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Woodland

Woodlands can help to attenuate floods through a number of hydrological processes, such as the interception of rainfall, increased use of water (evapotranspiration), and increased infiltration of water into the soil profile.  Woodlands also act to slow surface runoff and reduce sediment transport down hillslopes, by increasing the resistance to flow. Upland areas, which have higher rainfall, steeper slopes, gullies and often quite shallow soils, can deliver significant amounts of floodwater from headwaters to the lower catchment areas. Well sited and managed woodlands protect the soil from disturbance and improve soil structure due to the action of tree roots and high inputs of organic matter. These conditions enhance the soil infiltration pathways and the water storage capacity thereby reducing direct surface run-off, erosion and sediment transport.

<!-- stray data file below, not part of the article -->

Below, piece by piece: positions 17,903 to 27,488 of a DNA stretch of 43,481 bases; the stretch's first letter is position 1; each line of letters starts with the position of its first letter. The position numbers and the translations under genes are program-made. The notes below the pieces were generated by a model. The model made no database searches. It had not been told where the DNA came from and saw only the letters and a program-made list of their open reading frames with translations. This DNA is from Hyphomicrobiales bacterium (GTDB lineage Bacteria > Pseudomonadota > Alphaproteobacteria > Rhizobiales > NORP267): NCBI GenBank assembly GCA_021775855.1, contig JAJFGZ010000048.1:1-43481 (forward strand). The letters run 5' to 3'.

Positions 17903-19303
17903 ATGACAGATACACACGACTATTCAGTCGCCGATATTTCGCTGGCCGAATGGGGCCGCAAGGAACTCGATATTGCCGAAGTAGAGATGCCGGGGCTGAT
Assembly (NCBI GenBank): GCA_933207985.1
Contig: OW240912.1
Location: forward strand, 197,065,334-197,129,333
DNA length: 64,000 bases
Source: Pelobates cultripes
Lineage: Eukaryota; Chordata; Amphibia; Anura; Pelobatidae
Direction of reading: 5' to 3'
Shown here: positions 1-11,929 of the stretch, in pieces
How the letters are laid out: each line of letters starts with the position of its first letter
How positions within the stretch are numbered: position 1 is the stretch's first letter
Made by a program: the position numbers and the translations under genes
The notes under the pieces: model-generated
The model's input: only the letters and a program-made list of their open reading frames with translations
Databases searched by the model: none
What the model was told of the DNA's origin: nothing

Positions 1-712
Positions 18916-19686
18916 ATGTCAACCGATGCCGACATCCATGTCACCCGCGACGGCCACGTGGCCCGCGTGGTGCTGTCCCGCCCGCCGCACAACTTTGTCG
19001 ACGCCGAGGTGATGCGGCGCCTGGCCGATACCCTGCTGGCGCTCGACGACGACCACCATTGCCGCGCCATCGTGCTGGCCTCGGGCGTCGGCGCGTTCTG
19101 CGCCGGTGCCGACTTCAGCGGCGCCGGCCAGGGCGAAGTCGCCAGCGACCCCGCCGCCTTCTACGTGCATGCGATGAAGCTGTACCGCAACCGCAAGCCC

Case Studies

News & Events

Sniffer have announced the dates for Scotland’s Flood Risk Management Conference 2020. The event will take place in Glasgow on the 30th and 31st January 2020. The conference outline includes...
A practical handbook for farmers has recently been published by SRUC. The handbook is called "Natural Flood Management: A Farmer's Guide" and is available from the link below. The guide aims...
The World Bank have published a report on Nature-Based Solutions for Disaster Risk Management. More on this report and background to the work can be found at the link below. 

Literature

What can be learnt from working with a community to identify what flood risk management measures are needed, are acceptable and which deliver the greatest multiple benefits?

Images

Videos

Embedded thumbnail for Eddleston Water, Tweed Catchment
Embedded thumbnail for Eddleston Water, Tweed Catchment